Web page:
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CURRENT COLUMN

The Case of Dubious Due Diligence
The Case of Dubious Due Diligence

The Case of the Olympic Posters
The Case of the Olympic Posters

The Case of the Solitary Surrealist
The Case of the Solitary Surrealist

The Case of the Recalcitrant Rembrandt
The Case of the Recalcitrant Rembrandt

The Case of the Ambiguity of Authenticity
The Case of the Ambiguity of Authenticity

The Case of Margaret Keane’s Big-Eyed Boys
The Case of Margaret Keane’s Big-Eyed Boys

The Case of Clarence’s Château-Gaillard
The Case of Clarence’s Château-Gaillard

The Case of the M.S. Nov 1910
The Case of the M.S. Nov 1910

The Case of Cruise Ship Art: Part 2
The Case of the Archangel Michael Defeating Satan

The Case of Cruise Ship Art: Part 2
The Case of Cruise Ship Art: Part 2

The Case of Mary Most Holy Mother of Light
The Case of Mary Most Holy Mother of Light

The Case of Leni and the Nuba
The Case of Leni and the Nuba

The Case of the Seductive Souvenir
The Case of the Seductive Souvenir

The Case of the Irish Surrealist
The Case of the Irish Surrealist

The Case of the Developing Dalí
The Case of the Developing Dalí

The Case of Nano-D Technology
The Case of Nano-D Technology

The Case of Dabatable Donations
The Case of Debatable Donations

Edgar Heap of Birds
The Case of the Long-tailed Monkey

Edgar Heap of Birds
The Case of Edgar Heap of Birds

Silent Song
The Case of the Silent Song

Aficionado
The Case of Alex and the Art Aficionado

Portrait
The Case of the Privacy of the Publicity Photo

Potter
The Case of the Potter's Portraits

The Case of the Coy Cornelius Krieghoff

The Case of the Political Portraitist

The Case of the Reconsidered Revolution

The Case of the Anabiotic Abbey

The Case of the Phoney Picasso

The Case of Setsuko Piroche

The Case of being on the Forest Edge with Vern Simpson

The Case of Being at the End of the Storm with Loren Adams

The Case of Being: Under the Table with Thomas

The Case of Wyland's Whales on Walls

The Case of A.Y. Jackson's Smart River (Alaska)

The Case of Red Fish with Blue Breasts

The Case of Looe Poole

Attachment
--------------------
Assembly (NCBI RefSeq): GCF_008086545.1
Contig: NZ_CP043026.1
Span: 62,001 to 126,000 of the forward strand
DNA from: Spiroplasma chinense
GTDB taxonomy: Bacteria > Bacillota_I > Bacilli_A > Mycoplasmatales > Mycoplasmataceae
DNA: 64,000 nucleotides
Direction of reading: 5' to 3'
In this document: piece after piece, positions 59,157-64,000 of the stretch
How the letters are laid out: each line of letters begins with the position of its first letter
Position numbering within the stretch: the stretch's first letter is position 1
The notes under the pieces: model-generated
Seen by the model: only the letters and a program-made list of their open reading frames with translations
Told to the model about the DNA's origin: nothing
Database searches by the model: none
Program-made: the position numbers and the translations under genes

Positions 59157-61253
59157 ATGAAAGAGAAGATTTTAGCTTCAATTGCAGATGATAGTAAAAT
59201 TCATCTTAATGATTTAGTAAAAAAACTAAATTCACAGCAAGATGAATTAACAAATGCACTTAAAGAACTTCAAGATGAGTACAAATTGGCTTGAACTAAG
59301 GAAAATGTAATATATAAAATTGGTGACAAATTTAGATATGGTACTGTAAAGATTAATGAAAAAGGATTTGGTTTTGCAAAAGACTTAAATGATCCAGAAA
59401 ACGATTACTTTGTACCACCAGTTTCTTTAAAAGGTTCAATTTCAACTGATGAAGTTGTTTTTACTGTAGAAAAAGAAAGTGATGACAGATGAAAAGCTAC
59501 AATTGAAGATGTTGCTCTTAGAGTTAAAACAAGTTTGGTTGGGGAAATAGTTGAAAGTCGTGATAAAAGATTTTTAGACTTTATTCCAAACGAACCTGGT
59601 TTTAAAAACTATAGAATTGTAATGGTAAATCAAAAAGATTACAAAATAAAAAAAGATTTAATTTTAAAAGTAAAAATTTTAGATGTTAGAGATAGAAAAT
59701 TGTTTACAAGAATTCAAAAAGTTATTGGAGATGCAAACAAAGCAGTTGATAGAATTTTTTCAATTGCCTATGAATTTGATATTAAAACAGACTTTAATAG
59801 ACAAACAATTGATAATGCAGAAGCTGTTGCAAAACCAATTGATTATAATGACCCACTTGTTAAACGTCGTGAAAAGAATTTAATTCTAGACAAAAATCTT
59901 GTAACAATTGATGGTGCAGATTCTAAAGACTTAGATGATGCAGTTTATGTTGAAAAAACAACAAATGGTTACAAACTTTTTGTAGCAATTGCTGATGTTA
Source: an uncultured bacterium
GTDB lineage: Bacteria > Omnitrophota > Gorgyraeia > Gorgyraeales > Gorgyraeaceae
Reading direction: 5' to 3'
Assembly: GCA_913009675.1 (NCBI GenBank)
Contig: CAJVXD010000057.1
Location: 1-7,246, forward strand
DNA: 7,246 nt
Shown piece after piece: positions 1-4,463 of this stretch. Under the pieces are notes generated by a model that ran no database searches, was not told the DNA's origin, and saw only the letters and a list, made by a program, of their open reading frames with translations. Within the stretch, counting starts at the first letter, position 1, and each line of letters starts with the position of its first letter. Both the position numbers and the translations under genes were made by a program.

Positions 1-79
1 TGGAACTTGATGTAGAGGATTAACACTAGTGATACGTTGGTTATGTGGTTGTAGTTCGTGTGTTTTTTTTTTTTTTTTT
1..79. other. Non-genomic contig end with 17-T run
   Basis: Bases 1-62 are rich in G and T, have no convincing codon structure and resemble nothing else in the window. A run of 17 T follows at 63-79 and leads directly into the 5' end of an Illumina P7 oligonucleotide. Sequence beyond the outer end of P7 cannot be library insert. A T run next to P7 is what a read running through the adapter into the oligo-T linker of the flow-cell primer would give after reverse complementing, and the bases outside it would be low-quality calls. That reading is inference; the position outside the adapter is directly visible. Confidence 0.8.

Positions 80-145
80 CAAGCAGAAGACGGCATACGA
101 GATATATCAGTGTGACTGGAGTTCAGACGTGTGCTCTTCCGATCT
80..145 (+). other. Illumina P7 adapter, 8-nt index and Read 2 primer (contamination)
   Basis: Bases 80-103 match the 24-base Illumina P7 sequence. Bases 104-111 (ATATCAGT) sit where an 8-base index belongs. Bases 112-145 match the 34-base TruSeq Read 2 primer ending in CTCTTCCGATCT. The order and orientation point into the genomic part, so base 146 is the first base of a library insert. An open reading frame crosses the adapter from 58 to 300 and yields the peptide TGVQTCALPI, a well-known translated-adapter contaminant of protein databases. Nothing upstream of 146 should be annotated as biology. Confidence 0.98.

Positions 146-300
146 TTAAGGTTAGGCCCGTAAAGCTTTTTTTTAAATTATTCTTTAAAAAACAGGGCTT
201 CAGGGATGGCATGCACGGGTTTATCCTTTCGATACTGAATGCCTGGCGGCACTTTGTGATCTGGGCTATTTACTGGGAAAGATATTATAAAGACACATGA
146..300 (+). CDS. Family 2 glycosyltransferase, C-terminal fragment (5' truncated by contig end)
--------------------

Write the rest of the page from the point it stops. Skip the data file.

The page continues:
The Case of Camaldoli

The Case of MS

The Case of the Misattributed Emily Carrs

The Case of the Doubtful Dürer

The Case of the Purloined Picasso

The Case of the Defrocked Duchess of Devonshire

The Case of the First Wife

The Case of the Dodford Priory

The Case of the Unknown Actor

Art Services & Materials


Confessions Back

Practical Art History
(or Confessions of a Fine Art Appraiser)

by Jim Finlay
Finlay Fine Art
jim_finlay@telus.net

Chapter 32. The Case of the Wisham Fisherman

My client had told me that one evening while watching the Antiques Roadshow on television, he and his wife were surprised and excited to see a framed photograph which looked almost identical to the one they had inherited and which they were about to donate to the local thrift store. On hearing the estimated value, my client decided not to donate but to engage the services of a professional art appraiser.

Edward S. Curtis, The Fisherman

Edward S. Curtis, The Fisherman, Wisham (c. 1904-1909), goldtone on glass

Edward Sheriff Curtis (1868-1952) photographed and documented the traditional way of life of the North American Indian and took some 40,000 photographs of over 80 tribes; images which he later published in a limited edition 20-volume set from 1917 to 1930.

Curtis visited the Northwest Coast of BC where he developed a somewhat dubious reputation of embellishing the truth by artificially staging some of his photographs of native subjects to make them appear more “real”.

According to text by Gloria Jean Frank, he reportedly is said to have had all of the male (native) actors in his 1914 film, In the Land of the Headhunters, shave off their moustaches for fear that audiences would not see them as authentic “Indians”. Word has it that he became so frustrated with his Kwakwaka’wakw actors for not performing one scene properly that he actually dressed up in costume and performed the scene himself.

This photograph, entitled The Fisherman, Wisham, dates from about 1904-1909 and depicts a salmon fisherman who most probably lived along the banks of the Columbia River near The Dalles, Oregon.

The image is a goldtone or orotone (also named by Curtis as a Curt-tone) photograph and is signed “E. Curtis” in the lower right of the image with a copyright symbol in the image at the lower left. The image measures approximately 8 ¥ 10 inches and was in the original batwing-cornered frame with the overall size including frame of 13.5 x 11.5 inches.

The image was reproduced in Volume VII of The North American Indian by Edward Curtis, and in Visions of a Vanishing Race by Curtis’s daughter, Florence Curtis Graybill, and Victor Boesen.

Curtis is known to have produced this image in several sizes; the most popular being 11 x 14. The printing process involved coating the back of a glass plate with a light-sensitive silver gelatin emulsion which then was exposed to a glass plate negative of the same image. The resultant positive image was fixed on the rear of the glass plate with a coating of banana oil impregnated with bronzing powder, thus giving it its gold colour. Other types of prints were made from the same negative such as gelatin silver prints on paper, however the most rare, due in part to their fragility, were the photographic prints on glass, of which this is a very good example.

This photograph is, therefore, one of many prints of the same image, printed in different sizes and on different materials. The frame would have been sold with the print directly from the factory. It is the smallest goldtone print of this series; others were sized 11 x 14, 11 x 17, and 18 x 22.

Needless to say my client was surprised to learn of the photograph’s significant appraised value and does not plan to donate it to a thrift store.

Next: Who’s Afraid of Historic Canadian Art?

 Wed, Jun 20, 2012